October – World Mental Health Month

I have a mental illness. I am what mental illness looks like. It also can look lonely and unloved. It can look disorganized, unkempt, messy and ugly.

There is still a stigma associated with mental illness. It really needs to be removed and rescinded.

Realistically, I have had anxiety my whole life. From a medical point of view, I was officially diagnosed with post natal depression after nearly twelve month of becoming a mother. That’s sixteen years ago. My battle for my life began in January 2011. Over several months my mental health declined to a point I needed an admission into Belmont Hospital. This would be the first of many.

I was in the grips of a very dark and spiraling depression. Medication wasn’t helping. Talking to my psychiatrist, mental health nurse, psychologist and attending every type of program on offer was not helping. My decline saw me locked up on suicide watch.

Now the timeline for this is mixed up. I can’t really remember the order but during this time I had many cycles of ECT. Electric Convulsive Therapy. Or shock treatment as it’s commonly known. I was sedated and unaware during the brief treatment. But after about 21 cycles. Yes that’s 21 shock treatments, my brain rebooted and I started to rebuild my life.

Over this time all the clinical staff who treated me were trying to help me get to the root of the depression. At the time they asked lots of questions and I really had no answers. One day, and this was at least a year or two into my treatment I flippantly said to my mental health nurse that I was sexually molested around the age of 4 or 5. Her reaction felt over the top. I said to her I think it was only once and I can’t see how this would be the cause of a truly catastrophic time in not just my life but my family’s life also.

She said to me it most certainly could have been a trigger. That my daughter being approximately the same age as myself when this happened could well have created such devastating havoc with my mental health.


I spent six years having many admissions into Belmont. Attending day programs twice a week when not in Belmont. I was very fragile. I had no belief in myself. I was broken and struggling to rebuild.

At this point I would like to insert that I am now also a newly diagnosed autistic middle aged woman. I think this information eight years ago would have been very helpful. After all, a life time of masking and having no understanding of how my brain worked and why certain things were a struggle, most certainly would have changed the landscape of my treatment. It still doesn’t negate the damage done to the pre-school me but I think together this information would have been beneficial.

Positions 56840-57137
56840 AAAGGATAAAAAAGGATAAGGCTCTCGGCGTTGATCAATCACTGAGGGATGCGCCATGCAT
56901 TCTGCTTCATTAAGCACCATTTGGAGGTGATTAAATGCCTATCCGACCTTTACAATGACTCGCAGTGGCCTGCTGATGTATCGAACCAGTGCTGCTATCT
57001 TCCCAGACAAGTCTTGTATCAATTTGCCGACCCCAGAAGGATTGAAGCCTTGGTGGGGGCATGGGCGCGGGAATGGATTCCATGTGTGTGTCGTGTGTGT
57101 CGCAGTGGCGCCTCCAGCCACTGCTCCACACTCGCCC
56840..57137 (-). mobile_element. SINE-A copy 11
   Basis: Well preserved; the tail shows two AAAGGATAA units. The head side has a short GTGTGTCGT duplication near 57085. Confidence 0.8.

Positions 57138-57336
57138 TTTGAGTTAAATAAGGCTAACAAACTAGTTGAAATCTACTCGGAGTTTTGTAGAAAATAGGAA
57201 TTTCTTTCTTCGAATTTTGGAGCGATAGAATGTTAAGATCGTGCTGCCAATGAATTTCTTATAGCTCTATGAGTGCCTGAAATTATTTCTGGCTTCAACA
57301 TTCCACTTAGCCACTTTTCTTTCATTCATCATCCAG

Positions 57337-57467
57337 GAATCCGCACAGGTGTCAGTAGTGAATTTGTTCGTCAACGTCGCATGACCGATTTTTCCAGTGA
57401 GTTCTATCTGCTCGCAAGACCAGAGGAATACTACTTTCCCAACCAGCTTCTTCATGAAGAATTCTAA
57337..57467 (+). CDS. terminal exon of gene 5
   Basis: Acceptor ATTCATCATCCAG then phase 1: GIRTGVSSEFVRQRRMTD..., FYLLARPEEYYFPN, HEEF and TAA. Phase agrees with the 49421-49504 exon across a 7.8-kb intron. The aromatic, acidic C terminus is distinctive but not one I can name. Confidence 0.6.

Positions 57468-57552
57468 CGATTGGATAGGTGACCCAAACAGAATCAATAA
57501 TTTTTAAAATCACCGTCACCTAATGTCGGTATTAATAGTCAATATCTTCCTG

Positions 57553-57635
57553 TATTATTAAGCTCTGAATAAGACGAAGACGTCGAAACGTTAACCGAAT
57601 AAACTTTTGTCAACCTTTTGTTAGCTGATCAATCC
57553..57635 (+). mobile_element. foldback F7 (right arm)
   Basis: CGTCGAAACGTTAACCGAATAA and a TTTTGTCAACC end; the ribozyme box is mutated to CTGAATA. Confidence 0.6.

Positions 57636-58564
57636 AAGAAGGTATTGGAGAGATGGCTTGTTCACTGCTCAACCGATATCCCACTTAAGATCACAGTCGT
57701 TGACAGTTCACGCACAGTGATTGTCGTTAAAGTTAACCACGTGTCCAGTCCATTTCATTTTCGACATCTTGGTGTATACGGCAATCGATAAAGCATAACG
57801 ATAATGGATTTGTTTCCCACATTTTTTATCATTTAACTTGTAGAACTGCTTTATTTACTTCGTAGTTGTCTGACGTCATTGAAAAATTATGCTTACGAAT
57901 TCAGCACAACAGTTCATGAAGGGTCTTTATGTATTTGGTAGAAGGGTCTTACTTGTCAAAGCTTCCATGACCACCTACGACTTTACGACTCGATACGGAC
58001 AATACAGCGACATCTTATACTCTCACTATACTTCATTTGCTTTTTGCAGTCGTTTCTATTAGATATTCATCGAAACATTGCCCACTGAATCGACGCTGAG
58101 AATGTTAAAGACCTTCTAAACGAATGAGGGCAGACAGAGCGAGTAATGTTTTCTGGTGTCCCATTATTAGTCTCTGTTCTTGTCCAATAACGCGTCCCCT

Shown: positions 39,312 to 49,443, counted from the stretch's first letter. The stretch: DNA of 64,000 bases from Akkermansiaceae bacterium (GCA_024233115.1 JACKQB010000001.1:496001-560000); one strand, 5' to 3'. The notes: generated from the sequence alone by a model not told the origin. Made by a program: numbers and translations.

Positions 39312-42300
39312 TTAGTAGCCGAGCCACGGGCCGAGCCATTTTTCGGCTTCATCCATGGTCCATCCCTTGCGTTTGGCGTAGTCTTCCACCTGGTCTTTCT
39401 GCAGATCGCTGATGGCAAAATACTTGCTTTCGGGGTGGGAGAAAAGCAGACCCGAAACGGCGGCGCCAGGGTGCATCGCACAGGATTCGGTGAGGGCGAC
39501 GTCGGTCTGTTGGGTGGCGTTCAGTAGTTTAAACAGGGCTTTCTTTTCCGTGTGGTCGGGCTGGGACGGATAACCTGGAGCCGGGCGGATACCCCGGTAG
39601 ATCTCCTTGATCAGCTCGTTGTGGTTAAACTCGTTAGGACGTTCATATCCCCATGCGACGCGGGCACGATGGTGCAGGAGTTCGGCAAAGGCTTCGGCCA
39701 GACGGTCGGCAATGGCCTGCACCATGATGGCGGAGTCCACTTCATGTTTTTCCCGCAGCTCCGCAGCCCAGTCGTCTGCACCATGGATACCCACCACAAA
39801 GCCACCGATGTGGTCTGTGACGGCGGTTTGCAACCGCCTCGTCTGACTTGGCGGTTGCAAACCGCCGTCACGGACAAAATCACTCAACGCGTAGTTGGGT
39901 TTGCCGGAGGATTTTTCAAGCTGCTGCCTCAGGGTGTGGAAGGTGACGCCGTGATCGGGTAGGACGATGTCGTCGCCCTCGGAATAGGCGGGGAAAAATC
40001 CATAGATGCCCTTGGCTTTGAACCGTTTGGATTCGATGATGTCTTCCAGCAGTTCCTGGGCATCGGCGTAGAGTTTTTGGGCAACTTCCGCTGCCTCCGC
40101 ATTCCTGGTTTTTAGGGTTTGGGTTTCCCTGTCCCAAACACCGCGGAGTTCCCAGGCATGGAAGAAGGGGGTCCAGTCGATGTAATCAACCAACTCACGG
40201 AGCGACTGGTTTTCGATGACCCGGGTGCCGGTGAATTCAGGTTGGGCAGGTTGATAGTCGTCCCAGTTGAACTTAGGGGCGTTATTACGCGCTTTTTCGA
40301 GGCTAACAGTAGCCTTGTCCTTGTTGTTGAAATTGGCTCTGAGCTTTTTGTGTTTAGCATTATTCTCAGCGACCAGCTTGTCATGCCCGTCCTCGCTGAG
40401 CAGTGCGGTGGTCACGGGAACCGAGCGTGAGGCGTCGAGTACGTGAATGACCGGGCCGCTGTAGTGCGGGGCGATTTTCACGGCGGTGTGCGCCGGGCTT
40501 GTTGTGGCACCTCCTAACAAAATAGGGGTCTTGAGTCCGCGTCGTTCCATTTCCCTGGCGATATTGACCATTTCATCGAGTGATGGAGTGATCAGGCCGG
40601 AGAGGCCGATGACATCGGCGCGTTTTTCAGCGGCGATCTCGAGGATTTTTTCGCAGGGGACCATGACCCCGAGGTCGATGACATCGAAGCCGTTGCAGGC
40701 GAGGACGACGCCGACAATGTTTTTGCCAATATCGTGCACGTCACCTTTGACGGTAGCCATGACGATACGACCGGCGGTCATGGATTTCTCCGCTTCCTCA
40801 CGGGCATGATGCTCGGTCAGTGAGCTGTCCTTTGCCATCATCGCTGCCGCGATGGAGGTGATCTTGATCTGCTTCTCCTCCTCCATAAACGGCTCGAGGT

So what changed? Let me clarify one thing. I still have a mental illness. I will always have a mental illness. I will be medicated for my mental illness for the rest of my life. I will be vigilant for the signs of decline and I will need ongoing treatment and possibly future admissions. Does that mean I can’t contribute and have a life of purpose? Most certainly not!

I think being a mother and having to be fierce helped me. Yes it was a massive metamorphosis for me. It feels like it happened overnight.

In the space of a year (2018)

  • I started Clay’s business
  • I completed a Cert IV in Small Business Management
  • I completed a six month course called Parent Leadership Training Institute
  • I pitched my first abstract and was invited to speak at a national conference
  • I presented at a research conference
  • I was invited to join an advocacy group
  • I presented a one minute pitch at TEDxBrisbane
  • I networked my butt off
  • I started a social group for autistic kids and their families
  • I met with some highly places public servants and asked difficult questions they had no answers for

I did all that. All that with a mental illness. I struggled a lot. I suffered imposter syndrome constantly. I also had a lot of support from many corners.

This year is not over and I can’t list all my achievements as there are more to come. HEAPS MORE! And I have had two admissions into Belmont this year.

So stigma! Guess what? Off you must fuck! You’re wrong. You’re judgmental. You make unfair assumptions. You limit myself and my capacity to thrive and succeed.

Mental illness is not to be feared. We need to talk openly and freely about an illness that while silent, is pervasive and destroys lives and tears apart families. Get on board.

2 thoughts on “October – World Mental Health Month

  1. You Laura, are the bravest, most beautiful person that I have had the privilege to know. You continue to astound me with your compassion and β€˜can do’ attitude. Your family are the expression of your love and determination to succeed in all that you set your mind to. I admire and love you so very much and am so proud to call you my daughter, albeit from a different and wonderful mother.


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